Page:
And, the point of this parable, is that God has been sending folks to Israel, to get their attention, to get them to be in relationship with God and one another. But, they were not living for the common good. They had set up a patriarchal system, a power system that kept them at the top and gave them more than their fair share of resources. And, they wanted more. God had called Israel to be an example of Jubilee, of Shalom, to the rest of the world. Jubilee being a mind and heart-set of forgiving debts, of restoring the land, and releasing folks from slavery. Shalom being peace, or folks willing to live within community, diverse community filled with authentic relationship, including others, and working towards the common good. Both aspects of what the Kingdom of God looks like.
Yet, Israel was mimicking the kingdoms around them. These kingdoms seemed to be flourishing at times, and Israel’s leadership wanted to be like them, so they set up these patriarchal, power and control kingdoms based on other nations, and not on what God intended.
God sent prophet after prophet, telling them to “repent” and to live as God intended. Like the landowner’s servants, those prophets did not end up so well. God even came as God’s son, the Trinity incarnate, in the flesh. And, yet, we know what happened to Jesus.
The pivot in this scripture is when Jesus says that the landowner will give the vineyard to other peoples, or the original Greek is “ethnos” or “nations”. God’s message will find fertile soil to be planted in and to grow. God’s intention has always been for all peoples to share in God’s relational flowing love. And, if the tenants, or Israel, weren’t going to live as God intended, others would.
Jesus goes on to talk about a cornerstone. A cornerstone is a part of the foundation of a building. It gives it strength and standing. Without the cornerstone, the building isn’t as stable. Jesus is the cornerstone, and as Paul talks about later, the cornerstone rejected by the religious leaders, or the system that they had created. Jesus, as the cornerstone was about relationship…relationship within the Trinity, extended to all peoples, staring with those diverse voices from the margins. This cornerstone was the fabric of the universe, authentic relationship that holds everything together in wonderful creativity and healthy tension that leads to growth.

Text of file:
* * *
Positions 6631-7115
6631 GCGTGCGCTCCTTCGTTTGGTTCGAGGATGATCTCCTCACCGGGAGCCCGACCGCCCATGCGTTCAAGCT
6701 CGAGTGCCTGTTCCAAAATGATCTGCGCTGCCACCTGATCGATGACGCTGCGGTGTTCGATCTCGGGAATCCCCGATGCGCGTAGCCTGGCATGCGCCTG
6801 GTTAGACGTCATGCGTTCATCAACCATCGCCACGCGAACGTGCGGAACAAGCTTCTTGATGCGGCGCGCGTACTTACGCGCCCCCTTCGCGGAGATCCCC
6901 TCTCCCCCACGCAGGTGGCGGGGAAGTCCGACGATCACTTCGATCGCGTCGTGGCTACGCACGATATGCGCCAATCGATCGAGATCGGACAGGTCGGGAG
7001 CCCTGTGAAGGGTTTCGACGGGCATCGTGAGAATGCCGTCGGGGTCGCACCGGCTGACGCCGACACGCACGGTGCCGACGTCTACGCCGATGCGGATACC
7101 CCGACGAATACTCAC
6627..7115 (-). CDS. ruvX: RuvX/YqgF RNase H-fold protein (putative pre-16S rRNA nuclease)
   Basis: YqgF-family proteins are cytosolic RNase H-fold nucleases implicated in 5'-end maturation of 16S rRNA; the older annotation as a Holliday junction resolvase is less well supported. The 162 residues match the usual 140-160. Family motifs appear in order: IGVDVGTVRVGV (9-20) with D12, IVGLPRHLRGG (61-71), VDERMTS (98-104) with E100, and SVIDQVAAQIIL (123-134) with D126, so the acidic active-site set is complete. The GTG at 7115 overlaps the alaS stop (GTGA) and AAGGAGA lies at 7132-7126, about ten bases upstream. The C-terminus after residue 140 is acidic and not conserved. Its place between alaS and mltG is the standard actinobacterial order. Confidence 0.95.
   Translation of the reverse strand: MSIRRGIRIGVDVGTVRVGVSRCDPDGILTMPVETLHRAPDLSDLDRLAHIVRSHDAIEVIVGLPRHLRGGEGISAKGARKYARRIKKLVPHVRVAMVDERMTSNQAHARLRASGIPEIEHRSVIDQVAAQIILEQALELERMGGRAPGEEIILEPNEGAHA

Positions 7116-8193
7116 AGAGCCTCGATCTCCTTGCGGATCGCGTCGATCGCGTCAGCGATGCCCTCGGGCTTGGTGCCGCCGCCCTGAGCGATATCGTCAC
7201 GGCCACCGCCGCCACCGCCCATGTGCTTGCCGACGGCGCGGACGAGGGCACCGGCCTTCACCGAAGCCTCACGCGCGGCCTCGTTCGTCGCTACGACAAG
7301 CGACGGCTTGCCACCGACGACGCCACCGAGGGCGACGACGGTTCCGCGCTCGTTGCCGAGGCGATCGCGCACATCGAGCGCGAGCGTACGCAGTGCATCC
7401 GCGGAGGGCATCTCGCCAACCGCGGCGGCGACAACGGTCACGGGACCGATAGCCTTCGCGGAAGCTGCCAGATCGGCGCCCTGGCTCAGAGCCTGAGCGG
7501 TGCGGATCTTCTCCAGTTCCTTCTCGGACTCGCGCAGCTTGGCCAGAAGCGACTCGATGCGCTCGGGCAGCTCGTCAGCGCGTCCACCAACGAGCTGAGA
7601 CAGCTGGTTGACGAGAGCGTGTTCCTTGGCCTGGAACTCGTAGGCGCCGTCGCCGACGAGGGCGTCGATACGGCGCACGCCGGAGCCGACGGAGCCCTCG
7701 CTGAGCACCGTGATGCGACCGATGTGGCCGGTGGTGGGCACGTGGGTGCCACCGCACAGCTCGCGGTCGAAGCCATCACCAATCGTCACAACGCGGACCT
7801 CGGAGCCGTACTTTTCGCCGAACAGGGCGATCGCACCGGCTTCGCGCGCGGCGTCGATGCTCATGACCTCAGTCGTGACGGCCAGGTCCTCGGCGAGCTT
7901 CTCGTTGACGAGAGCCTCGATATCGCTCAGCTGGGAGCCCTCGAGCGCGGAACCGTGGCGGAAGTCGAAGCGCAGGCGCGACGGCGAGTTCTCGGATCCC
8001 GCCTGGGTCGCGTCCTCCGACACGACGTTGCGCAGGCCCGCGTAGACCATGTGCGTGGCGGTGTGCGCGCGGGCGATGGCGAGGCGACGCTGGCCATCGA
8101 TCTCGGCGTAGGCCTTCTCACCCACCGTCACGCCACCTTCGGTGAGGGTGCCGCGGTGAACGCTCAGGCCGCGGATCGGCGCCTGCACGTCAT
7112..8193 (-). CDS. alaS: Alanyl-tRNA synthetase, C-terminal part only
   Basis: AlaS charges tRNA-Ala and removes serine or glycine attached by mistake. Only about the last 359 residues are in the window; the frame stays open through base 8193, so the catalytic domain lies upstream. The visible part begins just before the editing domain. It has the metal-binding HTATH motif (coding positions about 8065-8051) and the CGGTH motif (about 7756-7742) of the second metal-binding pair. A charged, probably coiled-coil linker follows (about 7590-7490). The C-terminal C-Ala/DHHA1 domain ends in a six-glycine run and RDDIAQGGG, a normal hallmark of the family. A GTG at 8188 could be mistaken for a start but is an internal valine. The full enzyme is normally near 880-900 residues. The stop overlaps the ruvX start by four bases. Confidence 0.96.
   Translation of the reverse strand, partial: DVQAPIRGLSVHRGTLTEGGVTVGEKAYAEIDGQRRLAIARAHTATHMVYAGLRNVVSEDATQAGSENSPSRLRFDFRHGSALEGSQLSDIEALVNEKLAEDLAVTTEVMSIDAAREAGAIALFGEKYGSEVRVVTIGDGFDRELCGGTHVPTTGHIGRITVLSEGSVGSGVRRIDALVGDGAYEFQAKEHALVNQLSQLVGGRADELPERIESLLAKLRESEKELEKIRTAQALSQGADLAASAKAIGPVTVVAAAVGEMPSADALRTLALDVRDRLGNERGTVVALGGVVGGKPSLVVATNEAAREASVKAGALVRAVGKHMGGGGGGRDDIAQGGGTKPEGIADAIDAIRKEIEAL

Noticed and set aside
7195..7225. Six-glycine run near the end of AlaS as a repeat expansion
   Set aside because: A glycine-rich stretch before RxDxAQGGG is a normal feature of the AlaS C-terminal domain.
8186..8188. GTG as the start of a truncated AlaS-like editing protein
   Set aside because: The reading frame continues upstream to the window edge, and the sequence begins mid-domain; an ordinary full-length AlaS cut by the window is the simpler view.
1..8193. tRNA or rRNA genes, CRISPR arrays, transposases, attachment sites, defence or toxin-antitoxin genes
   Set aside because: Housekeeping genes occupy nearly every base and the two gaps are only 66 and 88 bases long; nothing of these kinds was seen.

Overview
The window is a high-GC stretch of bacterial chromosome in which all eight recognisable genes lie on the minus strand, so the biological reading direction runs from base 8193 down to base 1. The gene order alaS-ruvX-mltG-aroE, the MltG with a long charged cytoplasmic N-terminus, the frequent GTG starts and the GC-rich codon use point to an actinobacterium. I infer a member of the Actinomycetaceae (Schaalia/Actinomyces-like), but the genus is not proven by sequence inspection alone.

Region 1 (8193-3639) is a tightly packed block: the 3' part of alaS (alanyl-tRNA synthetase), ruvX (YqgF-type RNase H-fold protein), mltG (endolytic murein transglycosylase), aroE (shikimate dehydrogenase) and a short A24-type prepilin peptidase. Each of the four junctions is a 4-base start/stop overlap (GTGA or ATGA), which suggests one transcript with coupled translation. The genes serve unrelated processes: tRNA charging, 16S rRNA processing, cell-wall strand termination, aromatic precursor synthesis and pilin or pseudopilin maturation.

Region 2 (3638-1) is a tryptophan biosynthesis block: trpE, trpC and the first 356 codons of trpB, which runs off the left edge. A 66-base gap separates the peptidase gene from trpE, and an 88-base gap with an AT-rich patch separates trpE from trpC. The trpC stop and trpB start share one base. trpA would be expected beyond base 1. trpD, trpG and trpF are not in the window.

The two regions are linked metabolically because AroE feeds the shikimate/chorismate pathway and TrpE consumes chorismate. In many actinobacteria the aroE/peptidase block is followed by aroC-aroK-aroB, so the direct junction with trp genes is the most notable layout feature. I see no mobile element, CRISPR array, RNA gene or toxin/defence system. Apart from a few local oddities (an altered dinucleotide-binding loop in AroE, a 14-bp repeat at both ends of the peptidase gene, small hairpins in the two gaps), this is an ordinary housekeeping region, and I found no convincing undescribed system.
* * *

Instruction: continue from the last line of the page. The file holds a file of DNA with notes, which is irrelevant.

The rigid systems, the dogma of the powerful that kept people in their places, and the patriarchy of that time would be crushed on this cornerstone…and it was, and still is being crushed, even today.
The religious leaders knew that Jesus was talking about them, and that a new movement was upon them. They wanted to stop it. But, they were afraid of the crowds. So, they waited until they could gin up a different crowd that eventually led to Jesus’s death on a cross.
But, little did they know that this cornerstone was much stronger and deeper. And, that their system, and all of the systems that followed, ones that exploited marginalized folks, kept a small group on the top of the proverbial heap at the expense of others, would be and will be crushed by the cornerstone…the life of Jesus, demonstrated and carried throughout history, from the beginning, and at right now, and even into the future, continues on…and even grows and expands.
This relational flow moves in every nook and cranny of our lives and in the lives of others…as well as in all places and things. Christ is everywhere as our early church fathers and mothers proclaimed! Friends, we may feel overwhelmed with the events of this season in life, but know this…God’s love for us is personal, and it is also corporate…it is not just intimate, but it is flowing in the public square…eventually crushing all injustices.
All of you are a part of that flow…you are a part of this Jesus movement that cannot be stopped, nor can it be understood…but, it can be caught and lived into. God’s relational flow is taking us places that are wild, unexpected, hard, and beautiful!